Author Joseph Frueh participated in MOFB’s 2023 IMPACT class. When he is not working as a financial advisor for FCS, Frueh helps his father on the family farm where they raise corn and soybeans.
Applications will be accepted for the 2024 IMPACT class through November 10, 2023. Find the 2024 tentative schedule and application at https://mofb.org/impact/.
The Missouri Farm Bureau IMPACT program is a life building experience that allowed me to gain a new understanding of myself, Missouri agriculture and the supply chain. Starting this experience at Missouri Farm Bureau headquarters in Jefferson City, I was introduced to my fellow classmates. Right away, we participated in a media training session with Cyndi Young of Brownfield Ag News. This gave us the opportunity to improve our communication skills so we can better serve as a voice for agriculture. We also met with leaders of different organizations from across the state, who offered a dive deeper into the featured topic of this year’s IMPACT class: the supply chain.
We all think of the supply chain differently. As a farmer from northern Missouri, I don’t often think of rail or barge as a method of transport since grain, equipment and supplies are trucked into my area. Our meetings opened my eyes to how agriculture commodities and other consumer goods are shipped up and down the Missouri river, and how river administrators work to handle the flow of products. Whether it’s flood or drought, labor shortages or barge backups, one hiccup along the shipping channel can have a ripple effect from the farm to the port. The potential hurdles could impact our relationships with commodity buyers, both domestic and abroad. Delays could also hinder our timely access to inputs, like fertilizer, seed, feed, equipment or replacement parts throughout the growing season.
After our time in Jefferson City, we met via Zoom and listened to guest speakers from across the country discuss their challenges and achievements with the supply chain. Meeting with these industry leaders showed that we all think and deal with supply chain issues differently. Our class learned about present day issues facing companies across the spectrum, including John Deere, Sydenstricker Nobbe Partners, and potato processor Mr. Dells. Their creativity to overcome supply and processing challenges was inspiring.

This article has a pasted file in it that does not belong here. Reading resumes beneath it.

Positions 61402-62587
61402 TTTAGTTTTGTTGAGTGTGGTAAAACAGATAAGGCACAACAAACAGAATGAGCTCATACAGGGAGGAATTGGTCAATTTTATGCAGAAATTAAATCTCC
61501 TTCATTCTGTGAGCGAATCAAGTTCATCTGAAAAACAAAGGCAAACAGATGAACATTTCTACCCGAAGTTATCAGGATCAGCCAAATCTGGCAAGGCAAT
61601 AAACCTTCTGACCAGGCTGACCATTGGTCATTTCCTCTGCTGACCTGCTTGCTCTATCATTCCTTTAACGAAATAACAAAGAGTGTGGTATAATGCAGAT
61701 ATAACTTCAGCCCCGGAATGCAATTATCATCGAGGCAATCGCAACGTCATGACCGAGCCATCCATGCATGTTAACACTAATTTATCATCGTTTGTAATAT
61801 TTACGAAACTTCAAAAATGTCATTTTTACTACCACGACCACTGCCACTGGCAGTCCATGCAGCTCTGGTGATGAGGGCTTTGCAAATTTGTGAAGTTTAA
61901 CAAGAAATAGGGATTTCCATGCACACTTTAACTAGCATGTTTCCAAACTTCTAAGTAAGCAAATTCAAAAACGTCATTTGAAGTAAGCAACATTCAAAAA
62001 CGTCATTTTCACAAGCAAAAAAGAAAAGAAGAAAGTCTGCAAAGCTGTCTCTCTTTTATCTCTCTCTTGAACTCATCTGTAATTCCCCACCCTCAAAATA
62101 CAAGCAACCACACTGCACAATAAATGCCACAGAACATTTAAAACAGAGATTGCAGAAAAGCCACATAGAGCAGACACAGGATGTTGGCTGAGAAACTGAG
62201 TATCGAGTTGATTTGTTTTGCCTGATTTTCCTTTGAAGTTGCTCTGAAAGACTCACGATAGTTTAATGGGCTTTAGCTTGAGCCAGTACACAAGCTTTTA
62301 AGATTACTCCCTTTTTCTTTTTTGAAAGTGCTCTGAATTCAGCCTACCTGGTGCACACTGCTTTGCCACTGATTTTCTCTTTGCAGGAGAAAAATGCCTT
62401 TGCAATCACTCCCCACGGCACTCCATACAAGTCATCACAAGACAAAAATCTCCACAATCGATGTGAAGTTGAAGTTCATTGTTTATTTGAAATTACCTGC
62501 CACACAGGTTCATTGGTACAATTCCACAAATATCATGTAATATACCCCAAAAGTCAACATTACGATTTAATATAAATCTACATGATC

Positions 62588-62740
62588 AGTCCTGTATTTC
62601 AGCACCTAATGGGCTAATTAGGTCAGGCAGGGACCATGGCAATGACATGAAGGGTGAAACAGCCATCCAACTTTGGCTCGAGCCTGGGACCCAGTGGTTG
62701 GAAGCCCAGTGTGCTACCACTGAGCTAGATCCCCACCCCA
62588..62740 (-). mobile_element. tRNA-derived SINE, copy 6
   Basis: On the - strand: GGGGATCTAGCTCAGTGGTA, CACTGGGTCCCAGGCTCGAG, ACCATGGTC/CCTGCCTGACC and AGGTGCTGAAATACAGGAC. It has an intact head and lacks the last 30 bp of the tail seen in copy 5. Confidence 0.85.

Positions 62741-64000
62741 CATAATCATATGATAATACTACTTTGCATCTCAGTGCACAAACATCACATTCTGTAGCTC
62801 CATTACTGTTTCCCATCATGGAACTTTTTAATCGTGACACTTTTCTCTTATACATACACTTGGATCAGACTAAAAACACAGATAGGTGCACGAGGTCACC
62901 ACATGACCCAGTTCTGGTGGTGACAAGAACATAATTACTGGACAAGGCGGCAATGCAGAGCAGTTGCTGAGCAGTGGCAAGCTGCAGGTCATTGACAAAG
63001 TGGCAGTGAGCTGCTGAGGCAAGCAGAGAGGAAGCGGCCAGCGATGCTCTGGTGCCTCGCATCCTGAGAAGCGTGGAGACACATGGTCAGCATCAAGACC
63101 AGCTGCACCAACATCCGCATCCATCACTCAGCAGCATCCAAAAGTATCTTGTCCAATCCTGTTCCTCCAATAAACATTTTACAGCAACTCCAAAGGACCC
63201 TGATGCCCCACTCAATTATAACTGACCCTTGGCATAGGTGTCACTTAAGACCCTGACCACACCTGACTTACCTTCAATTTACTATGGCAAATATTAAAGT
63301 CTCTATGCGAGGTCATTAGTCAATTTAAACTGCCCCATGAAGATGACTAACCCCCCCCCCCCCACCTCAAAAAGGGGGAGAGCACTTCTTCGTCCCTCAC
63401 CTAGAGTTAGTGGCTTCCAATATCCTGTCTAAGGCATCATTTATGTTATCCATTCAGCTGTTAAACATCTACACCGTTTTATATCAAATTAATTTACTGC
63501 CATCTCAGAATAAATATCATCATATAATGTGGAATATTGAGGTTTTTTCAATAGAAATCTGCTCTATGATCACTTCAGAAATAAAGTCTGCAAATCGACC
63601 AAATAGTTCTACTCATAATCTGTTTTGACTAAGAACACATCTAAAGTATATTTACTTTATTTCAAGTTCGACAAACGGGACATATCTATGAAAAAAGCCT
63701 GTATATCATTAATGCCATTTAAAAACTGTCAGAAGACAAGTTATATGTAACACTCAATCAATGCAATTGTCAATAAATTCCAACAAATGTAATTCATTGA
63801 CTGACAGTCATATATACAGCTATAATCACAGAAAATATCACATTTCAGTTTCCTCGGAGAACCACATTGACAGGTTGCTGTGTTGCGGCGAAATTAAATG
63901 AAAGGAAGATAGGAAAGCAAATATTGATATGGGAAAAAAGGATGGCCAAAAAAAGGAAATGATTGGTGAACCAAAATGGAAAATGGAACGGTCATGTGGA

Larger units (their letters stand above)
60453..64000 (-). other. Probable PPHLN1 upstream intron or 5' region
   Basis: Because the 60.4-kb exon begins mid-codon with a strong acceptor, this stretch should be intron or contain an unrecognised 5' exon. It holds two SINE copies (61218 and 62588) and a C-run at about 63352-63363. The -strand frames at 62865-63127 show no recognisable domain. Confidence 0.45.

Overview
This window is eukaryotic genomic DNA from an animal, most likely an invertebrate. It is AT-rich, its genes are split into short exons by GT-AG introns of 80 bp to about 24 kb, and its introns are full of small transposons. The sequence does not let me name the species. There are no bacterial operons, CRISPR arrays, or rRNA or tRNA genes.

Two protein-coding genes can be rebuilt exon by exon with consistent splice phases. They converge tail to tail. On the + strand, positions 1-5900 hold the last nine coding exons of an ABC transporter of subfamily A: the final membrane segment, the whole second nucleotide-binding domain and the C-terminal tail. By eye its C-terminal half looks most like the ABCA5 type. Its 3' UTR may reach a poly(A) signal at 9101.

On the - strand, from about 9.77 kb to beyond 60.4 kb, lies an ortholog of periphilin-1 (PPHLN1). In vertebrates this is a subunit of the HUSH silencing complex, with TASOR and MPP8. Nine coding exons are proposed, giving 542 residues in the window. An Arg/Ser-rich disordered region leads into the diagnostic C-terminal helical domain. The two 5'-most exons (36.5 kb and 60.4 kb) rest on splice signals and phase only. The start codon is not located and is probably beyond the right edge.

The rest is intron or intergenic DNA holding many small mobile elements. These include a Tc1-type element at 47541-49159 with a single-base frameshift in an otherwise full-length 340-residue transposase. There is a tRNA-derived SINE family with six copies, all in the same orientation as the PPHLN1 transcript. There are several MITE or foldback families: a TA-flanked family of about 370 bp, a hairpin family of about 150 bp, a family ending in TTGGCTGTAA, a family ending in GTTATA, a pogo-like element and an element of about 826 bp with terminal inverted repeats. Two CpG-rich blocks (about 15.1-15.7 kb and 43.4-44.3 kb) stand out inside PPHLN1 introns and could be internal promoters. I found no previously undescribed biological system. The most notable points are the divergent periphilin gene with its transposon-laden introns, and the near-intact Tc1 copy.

Being able to hear from these agriculture business leaders and many others opened my eyes to how we all contribute to the supply chain; however, the biggest takeaway was how we can strive to do better. We learned of the challenges that each company faces and how, with both teamwork and an open mind, we can overcome those challenges.
The IMPACT program has allowed me to become more proficient in advocating for agriculture and has deepened my understanding of the supply chain and how it affects our everyday life. I am proud to say that I was part of the Missouri Farm Bureau IMPACT program. I would recommend this to anyone who is interested in thinking outside the box, learning new things and wants to make some amazing connections.